Hire an opposition researcher if you are running an advocacy campaign against a well funded opponent or multiple special interests hiring a researcher can be a smart move. a opposition researcher can help you understand where funding and opposition support is coming from, what other endeavors the funders are connected to and what public statements they have made.
Impact Analysis - understanding the potential impact of the policy can help sway public opinion for against an issue. This kind of analysis can be done by a policy or topic expert- think economic or environmental impact analysis.
Other Advocacy research:
- Self/Issue research - Understanding your issue and where it stand in the community and with elected officials and key opinion leaders is important before your undertake a community advocacy campaign. Understand your strengths and weaknesses including your own funders, supporters and stake holders and how they are seen in your community. This research is as important as opposition research.
- Polling. Conducting a poll can help you test messages (both positive and negative) to gauge quantitative stats on how people feel about your cause. There are different types of surveys (tracking, IVR, benchmark, etc.) that can garner varying degrees of detail in responses across digital, phones, and other mediums. The type of poll that makes sense will depend on your goal. Costs will depend on the length of your survey, the number of people you want to survey (sample size), and the level of complexity required to execute the survey, among other factors.
Before you pay for a poll, make sure you talk to other organizations to see what data they’ve gleaned on the issue. If there are no recent or relevant polling data out there, polling resources with other groups in your community that want to achieve the same policy outcome is a great way to fund opposition research.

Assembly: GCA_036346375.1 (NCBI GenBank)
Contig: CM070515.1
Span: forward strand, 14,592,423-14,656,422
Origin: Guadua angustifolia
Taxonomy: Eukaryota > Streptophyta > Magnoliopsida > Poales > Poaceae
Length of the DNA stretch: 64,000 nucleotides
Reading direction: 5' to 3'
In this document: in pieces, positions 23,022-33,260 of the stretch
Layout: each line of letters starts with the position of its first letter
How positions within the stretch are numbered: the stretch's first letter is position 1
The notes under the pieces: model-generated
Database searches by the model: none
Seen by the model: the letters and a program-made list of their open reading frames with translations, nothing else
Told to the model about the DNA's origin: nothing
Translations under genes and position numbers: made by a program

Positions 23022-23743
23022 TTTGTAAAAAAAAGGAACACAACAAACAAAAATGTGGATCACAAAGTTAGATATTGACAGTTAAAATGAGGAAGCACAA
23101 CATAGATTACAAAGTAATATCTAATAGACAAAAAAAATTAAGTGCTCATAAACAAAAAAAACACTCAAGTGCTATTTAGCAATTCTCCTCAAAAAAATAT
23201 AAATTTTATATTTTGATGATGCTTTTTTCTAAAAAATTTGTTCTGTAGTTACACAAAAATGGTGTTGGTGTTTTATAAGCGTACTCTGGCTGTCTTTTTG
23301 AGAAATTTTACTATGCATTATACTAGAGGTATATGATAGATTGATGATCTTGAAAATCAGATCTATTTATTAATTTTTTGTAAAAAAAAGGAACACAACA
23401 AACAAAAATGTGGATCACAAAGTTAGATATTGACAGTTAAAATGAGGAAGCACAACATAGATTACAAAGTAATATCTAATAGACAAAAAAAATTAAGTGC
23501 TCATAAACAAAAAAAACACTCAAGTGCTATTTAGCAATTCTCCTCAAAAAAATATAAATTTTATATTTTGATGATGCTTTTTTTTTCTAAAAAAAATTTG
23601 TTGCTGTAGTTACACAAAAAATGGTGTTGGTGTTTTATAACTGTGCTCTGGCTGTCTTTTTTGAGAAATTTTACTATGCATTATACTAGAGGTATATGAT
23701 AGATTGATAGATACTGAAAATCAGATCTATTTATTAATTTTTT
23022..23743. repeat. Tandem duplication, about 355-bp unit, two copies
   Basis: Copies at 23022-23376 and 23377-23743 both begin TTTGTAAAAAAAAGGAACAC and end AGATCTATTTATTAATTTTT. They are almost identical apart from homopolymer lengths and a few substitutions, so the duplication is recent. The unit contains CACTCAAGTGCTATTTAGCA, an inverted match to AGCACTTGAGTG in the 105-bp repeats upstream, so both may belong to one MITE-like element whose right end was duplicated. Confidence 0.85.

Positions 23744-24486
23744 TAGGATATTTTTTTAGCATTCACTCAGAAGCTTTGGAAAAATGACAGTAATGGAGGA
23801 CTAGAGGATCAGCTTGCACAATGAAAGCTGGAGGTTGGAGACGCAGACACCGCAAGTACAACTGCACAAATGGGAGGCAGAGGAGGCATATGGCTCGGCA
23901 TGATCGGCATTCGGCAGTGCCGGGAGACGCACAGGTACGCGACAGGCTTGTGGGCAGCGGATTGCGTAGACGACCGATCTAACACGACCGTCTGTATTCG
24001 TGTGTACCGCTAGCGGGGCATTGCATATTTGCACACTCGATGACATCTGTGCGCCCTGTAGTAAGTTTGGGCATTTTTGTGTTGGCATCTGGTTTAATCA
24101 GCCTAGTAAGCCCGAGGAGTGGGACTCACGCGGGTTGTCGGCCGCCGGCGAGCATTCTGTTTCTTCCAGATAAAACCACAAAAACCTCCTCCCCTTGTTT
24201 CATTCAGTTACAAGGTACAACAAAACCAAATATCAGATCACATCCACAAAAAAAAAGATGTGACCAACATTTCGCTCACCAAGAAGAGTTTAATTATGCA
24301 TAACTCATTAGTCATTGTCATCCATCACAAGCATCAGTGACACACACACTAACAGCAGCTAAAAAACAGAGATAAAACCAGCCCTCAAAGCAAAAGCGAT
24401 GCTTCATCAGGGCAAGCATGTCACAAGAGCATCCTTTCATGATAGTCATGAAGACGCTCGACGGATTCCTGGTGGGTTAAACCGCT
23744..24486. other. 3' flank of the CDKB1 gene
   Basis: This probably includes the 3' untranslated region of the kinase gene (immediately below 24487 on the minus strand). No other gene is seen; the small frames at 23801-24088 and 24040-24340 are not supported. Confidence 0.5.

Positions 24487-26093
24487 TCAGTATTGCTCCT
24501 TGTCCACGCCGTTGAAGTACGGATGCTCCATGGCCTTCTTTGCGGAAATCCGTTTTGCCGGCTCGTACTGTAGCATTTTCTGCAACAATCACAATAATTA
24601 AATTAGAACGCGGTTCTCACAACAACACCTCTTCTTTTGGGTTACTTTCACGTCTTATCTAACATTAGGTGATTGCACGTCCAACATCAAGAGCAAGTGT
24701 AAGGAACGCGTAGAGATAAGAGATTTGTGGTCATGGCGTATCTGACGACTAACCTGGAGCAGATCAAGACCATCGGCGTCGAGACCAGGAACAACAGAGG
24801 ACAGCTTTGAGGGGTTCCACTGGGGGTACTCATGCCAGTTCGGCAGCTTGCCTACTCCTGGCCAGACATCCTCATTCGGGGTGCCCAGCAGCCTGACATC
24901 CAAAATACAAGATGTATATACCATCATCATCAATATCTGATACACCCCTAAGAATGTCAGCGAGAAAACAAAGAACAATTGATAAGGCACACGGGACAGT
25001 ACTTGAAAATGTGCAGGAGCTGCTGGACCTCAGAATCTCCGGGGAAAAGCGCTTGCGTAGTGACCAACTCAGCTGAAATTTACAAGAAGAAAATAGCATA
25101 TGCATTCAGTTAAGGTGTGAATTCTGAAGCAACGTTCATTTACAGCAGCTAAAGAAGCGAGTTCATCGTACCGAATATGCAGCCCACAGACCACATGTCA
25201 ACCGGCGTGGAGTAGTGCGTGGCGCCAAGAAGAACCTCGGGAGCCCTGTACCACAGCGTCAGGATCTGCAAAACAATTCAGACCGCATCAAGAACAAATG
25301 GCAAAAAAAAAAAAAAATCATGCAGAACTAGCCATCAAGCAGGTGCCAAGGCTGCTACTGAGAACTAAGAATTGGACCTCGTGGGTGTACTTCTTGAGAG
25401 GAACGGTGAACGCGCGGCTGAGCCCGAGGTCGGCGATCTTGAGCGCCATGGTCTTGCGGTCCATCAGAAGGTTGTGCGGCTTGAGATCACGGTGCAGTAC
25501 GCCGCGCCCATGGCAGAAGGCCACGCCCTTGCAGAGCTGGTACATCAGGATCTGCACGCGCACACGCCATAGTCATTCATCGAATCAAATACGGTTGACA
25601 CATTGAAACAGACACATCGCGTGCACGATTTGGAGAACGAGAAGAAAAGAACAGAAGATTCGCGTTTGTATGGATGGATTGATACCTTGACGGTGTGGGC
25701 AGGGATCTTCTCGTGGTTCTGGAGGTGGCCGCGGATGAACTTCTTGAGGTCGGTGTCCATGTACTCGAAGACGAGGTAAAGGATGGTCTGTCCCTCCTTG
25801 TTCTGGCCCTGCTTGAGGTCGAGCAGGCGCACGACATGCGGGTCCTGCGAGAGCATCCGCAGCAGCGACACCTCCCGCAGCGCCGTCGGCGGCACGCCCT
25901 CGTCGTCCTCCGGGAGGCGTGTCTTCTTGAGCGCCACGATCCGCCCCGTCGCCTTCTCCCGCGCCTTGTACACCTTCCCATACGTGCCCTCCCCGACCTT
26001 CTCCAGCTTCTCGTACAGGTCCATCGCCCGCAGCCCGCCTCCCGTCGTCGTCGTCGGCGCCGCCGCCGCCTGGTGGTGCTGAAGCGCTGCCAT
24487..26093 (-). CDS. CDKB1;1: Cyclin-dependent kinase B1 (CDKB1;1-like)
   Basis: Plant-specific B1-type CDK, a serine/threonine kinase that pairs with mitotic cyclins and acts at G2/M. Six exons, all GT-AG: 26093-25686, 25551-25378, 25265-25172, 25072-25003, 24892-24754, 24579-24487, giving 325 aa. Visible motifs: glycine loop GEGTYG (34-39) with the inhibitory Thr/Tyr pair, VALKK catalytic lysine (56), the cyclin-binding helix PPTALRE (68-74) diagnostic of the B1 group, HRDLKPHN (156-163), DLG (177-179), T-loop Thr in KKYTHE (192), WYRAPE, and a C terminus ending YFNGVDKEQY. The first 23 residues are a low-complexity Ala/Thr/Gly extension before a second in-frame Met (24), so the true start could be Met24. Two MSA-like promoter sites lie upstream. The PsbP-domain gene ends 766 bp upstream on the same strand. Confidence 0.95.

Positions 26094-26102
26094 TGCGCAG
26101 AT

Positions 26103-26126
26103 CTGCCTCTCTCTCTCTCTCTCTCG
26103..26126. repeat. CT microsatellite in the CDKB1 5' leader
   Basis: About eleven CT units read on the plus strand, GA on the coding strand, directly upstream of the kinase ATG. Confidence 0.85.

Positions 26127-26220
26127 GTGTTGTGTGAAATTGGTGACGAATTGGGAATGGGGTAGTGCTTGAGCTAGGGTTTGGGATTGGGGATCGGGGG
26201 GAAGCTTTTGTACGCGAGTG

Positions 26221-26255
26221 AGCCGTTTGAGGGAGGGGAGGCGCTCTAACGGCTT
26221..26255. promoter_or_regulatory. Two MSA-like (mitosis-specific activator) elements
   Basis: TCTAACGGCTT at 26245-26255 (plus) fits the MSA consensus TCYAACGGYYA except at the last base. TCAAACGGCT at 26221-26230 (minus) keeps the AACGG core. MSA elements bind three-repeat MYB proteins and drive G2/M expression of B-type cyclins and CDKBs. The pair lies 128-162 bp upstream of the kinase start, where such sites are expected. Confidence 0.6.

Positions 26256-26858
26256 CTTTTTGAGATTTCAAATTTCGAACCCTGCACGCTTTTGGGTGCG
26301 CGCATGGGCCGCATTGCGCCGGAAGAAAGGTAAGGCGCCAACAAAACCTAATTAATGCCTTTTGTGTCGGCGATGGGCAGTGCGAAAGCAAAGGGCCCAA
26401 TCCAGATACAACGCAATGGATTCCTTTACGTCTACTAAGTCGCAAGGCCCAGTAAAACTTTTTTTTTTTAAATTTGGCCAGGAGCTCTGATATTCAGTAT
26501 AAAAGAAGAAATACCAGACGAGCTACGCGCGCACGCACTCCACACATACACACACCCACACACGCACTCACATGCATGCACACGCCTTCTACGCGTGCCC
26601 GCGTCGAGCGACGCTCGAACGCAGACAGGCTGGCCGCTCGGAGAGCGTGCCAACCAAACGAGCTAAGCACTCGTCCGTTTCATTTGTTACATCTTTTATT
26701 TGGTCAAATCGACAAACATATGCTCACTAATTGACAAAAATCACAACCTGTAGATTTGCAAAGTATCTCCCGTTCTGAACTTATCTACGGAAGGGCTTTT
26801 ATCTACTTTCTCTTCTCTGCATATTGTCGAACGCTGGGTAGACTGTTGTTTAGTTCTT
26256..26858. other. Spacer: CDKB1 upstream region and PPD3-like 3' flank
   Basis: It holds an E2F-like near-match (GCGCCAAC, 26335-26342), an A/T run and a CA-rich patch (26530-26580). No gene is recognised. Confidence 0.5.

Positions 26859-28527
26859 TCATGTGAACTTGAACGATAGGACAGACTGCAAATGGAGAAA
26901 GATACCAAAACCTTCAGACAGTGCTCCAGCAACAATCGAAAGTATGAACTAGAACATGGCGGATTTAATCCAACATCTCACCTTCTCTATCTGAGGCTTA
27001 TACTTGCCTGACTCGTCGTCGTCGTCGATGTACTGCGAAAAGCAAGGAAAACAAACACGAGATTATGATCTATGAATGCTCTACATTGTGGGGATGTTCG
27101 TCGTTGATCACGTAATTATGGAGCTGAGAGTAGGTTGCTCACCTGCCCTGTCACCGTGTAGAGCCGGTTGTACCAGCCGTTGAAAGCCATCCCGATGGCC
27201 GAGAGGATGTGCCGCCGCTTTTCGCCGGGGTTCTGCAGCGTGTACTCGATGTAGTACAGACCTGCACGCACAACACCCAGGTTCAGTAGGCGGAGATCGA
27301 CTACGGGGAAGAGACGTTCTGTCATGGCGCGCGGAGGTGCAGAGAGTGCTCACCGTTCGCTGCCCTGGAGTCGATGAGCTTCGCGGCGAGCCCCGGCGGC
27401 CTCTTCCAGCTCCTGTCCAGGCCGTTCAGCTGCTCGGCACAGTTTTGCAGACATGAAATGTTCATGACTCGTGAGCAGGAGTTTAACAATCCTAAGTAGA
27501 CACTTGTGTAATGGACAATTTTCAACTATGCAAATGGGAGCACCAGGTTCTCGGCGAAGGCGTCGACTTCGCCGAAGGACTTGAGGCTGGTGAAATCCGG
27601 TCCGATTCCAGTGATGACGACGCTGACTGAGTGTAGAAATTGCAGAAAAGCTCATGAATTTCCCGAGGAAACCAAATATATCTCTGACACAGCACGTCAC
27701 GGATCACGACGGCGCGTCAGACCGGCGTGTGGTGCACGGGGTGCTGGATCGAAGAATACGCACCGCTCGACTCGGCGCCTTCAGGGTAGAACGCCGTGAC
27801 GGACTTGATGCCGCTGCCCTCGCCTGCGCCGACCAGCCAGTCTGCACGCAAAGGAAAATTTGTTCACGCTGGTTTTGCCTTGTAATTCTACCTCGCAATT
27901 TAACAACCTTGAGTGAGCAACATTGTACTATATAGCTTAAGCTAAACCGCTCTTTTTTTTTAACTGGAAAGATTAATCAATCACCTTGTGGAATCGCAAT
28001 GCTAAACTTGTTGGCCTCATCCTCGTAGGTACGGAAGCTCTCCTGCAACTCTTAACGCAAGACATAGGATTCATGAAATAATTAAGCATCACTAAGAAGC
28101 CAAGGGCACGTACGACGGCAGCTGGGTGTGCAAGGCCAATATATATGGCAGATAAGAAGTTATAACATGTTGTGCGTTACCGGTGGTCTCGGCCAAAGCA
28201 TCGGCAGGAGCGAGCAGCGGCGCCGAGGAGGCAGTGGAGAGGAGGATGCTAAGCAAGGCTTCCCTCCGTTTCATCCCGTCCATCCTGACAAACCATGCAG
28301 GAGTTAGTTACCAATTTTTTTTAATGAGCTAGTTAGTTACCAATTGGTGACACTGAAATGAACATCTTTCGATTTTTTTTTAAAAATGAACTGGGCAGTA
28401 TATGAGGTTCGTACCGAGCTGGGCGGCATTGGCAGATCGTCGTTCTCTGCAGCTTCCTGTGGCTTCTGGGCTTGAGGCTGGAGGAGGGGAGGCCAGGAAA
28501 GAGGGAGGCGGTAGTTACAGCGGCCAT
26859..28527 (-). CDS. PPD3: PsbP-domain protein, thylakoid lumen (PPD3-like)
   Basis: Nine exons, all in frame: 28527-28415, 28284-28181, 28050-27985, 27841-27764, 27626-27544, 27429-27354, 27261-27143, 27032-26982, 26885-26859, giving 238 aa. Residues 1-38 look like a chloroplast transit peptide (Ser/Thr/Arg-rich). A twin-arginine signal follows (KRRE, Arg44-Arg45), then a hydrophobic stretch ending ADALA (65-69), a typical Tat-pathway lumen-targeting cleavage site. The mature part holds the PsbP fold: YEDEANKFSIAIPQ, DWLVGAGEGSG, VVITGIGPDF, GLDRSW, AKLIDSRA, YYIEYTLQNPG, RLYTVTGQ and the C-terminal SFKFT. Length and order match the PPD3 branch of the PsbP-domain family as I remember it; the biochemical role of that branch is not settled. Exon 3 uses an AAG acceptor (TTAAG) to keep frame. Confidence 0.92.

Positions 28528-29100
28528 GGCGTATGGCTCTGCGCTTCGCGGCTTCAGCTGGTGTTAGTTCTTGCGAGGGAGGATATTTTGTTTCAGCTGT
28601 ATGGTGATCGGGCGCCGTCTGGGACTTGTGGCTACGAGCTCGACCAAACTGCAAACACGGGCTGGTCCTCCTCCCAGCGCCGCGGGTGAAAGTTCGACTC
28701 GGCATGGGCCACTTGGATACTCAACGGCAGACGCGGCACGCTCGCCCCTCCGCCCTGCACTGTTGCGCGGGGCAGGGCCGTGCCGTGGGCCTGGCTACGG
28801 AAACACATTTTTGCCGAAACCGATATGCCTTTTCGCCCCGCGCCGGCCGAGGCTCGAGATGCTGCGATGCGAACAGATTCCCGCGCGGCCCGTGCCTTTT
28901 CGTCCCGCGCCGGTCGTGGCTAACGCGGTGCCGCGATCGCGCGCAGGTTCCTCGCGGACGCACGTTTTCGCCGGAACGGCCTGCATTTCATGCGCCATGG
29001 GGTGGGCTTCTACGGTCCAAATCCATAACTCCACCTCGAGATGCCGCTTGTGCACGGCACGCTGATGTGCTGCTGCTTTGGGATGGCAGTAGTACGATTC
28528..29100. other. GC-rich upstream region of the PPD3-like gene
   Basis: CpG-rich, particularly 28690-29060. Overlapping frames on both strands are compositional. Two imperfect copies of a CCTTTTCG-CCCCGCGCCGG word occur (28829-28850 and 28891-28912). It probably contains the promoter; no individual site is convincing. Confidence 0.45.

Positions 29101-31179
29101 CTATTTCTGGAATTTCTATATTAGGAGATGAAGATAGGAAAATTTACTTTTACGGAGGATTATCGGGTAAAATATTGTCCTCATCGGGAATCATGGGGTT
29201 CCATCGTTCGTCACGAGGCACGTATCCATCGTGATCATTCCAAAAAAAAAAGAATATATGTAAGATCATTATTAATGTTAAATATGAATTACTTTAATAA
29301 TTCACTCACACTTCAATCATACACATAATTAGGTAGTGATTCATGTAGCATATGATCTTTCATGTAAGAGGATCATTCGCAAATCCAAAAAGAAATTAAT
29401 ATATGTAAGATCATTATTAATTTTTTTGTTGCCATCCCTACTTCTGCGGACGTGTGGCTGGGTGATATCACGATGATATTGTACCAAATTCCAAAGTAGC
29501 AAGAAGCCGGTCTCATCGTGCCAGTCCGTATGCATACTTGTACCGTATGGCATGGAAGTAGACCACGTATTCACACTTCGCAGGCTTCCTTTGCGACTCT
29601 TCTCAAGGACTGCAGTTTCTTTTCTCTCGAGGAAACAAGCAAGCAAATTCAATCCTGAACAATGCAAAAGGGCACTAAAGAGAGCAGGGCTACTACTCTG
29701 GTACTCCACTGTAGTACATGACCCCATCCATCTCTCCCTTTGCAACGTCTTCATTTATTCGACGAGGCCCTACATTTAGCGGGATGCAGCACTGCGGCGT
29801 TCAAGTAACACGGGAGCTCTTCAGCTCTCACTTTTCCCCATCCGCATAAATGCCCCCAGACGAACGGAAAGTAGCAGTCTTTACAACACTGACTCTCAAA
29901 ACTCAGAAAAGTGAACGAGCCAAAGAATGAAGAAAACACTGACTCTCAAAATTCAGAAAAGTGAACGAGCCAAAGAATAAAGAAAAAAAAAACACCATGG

- In Person Focus groups. To capture qualitative, in-depth data on how people feel about your issue, you may want to conduct a focus group. The COVID-19 pandemic has made in-person focus groups less feasible, but the time will hopefully come when you can safely gather 5–10 people in a room to get their thoughts on an issue. In-person focus groups are on the expensive side, with costs depending on the firm you hire, the issue area, the number of participants you’re recruiting, the location of the group, and the facility required to host the group, among other factors.
- Online focus groups are a cost-efficient alternative to capture the nuances of people’s opinions. These groups function similarly to their in-person counterparts, but with greater flexibility in terms of timing. Depending on the online focus group structure, you can avoid the typical “group thinking” that often occurs when hosting in-person focus groups.
- Online panels. Similar to online focus groups, online panels are a great tactic for testing creative and short messages. You can typically set this up so that there are several sessions across multiple days, lowering the bar for participation. This can be a cost-effective method to glean both quantitative and qualitative data for your campaign.
Do you have more questions about opposition research for advocacy, ? Reach out to our team!